Category Archives: C# .Net

globalization

Definition:

            Globalization is the process of designing and developing an application that supports localized user interfaces and regional data for users in multiple cultures. In the .NET Framework, the CultureInfo class represents information about a specific culture. This information includes the writing system, calendars in use, date and time formatting conventions, numeric and currency conventions, and sorting rules.

 

The System.Globalization namespace contains classes that define culture-related information, including

*      Language

*      Country/region

*      Calendars in use,

*      Format patterns for dates,

*      Currency, and numbers,

*      And the sort order for strings.

Use these classes to simplify the process of developing a world-ready application. By passing a CultureInfo object representing the current culture to methods in this namespace, you can initiate the correct set of rules and data for the current user’s culture.

Web site globalization refers to enabling a web site to deal with non-English speaking visitors, i.e. internationalizing the site’s back-end software, designing a multi-lingual architecture, and localizing the site’s static or dynamic content.

 

What is the difference between globalization and localization?

 

  • Globalization is the process of making a product multi-lingual. All language-related aspects of the program are separated from the code, and all aspects, which vary with target country, are handled in a country-independent way.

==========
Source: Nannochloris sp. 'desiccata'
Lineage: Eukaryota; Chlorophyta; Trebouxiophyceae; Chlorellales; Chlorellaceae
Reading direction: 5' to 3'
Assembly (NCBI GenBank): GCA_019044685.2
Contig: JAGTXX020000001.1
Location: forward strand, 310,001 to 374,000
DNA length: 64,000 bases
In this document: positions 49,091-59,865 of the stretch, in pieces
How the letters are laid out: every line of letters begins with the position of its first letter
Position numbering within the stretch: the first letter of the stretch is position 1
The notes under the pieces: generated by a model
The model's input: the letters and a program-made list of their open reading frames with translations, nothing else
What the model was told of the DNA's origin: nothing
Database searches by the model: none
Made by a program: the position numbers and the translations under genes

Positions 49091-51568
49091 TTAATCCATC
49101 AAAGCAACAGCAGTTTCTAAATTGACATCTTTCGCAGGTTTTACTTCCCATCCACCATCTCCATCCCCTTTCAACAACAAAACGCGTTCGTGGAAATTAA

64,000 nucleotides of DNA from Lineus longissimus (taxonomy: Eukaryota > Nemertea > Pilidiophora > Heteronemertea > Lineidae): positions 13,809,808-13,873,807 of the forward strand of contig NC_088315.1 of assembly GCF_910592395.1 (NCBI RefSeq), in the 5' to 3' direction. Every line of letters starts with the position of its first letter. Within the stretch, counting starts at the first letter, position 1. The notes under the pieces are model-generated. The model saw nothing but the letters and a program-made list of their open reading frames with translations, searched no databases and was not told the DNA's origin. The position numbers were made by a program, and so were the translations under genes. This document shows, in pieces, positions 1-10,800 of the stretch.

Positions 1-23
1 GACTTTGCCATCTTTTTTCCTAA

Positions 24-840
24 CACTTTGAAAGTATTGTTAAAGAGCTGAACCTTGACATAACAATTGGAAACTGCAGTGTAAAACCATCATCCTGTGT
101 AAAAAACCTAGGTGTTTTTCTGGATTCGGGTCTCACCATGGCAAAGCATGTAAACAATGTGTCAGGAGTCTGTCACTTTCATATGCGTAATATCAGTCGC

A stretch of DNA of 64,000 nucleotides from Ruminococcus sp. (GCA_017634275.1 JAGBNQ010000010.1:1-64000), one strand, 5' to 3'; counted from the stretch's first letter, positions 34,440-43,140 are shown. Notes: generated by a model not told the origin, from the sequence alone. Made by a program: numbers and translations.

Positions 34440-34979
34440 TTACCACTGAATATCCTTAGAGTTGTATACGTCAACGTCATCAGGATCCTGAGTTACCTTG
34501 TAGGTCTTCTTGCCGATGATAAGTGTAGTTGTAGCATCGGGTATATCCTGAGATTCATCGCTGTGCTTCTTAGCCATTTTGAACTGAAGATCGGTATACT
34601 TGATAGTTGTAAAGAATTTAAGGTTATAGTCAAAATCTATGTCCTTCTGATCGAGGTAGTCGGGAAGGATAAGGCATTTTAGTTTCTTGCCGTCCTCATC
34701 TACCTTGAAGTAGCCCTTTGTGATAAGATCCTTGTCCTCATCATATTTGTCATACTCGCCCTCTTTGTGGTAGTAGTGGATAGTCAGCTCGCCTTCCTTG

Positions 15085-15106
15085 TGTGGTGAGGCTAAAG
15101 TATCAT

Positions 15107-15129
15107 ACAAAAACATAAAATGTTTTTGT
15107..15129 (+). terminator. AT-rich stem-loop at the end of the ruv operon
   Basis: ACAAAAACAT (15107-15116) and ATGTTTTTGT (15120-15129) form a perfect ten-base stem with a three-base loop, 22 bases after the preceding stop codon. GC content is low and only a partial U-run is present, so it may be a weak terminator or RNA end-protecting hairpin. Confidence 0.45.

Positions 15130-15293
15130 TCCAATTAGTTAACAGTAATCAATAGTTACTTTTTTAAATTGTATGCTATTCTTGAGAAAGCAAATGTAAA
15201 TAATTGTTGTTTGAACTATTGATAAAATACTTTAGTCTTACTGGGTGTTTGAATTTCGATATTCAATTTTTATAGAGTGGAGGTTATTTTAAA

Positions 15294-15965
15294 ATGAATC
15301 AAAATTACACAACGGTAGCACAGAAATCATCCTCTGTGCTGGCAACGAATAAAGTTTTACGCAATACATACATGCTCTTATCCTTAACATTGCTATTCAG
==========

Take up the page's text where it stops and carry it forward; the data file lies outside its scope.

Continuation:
• Localization is the process of adapting a global product for a particular language and country. Localization includes translations and other conversion, and takes into account local practices and culture, providing a product, which is comfortable to use in the target country.
  • Translation is involved in most aspects of localization. Accuracy and appropriateness of translation are key to overall product quality.
  • Retrofitting is an informal term for localization of a product, which was not designed to be global. It is the first step taken by most companies entering the global marketplace.
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dot Net Framework

Definition:

            This is the environment for building, deploying and running Web Services and other applications. It contains three main parts

·          CLR

·          Framework Classes

·          unified class libraries

 

Common Language Runtime (CLR):

            The common language runtime is the execution engine for .NET Framework applications. It provides a number of services, including the following:

o    Code management (loading and execution)

o    Application memory isolation

o    Verification of type safety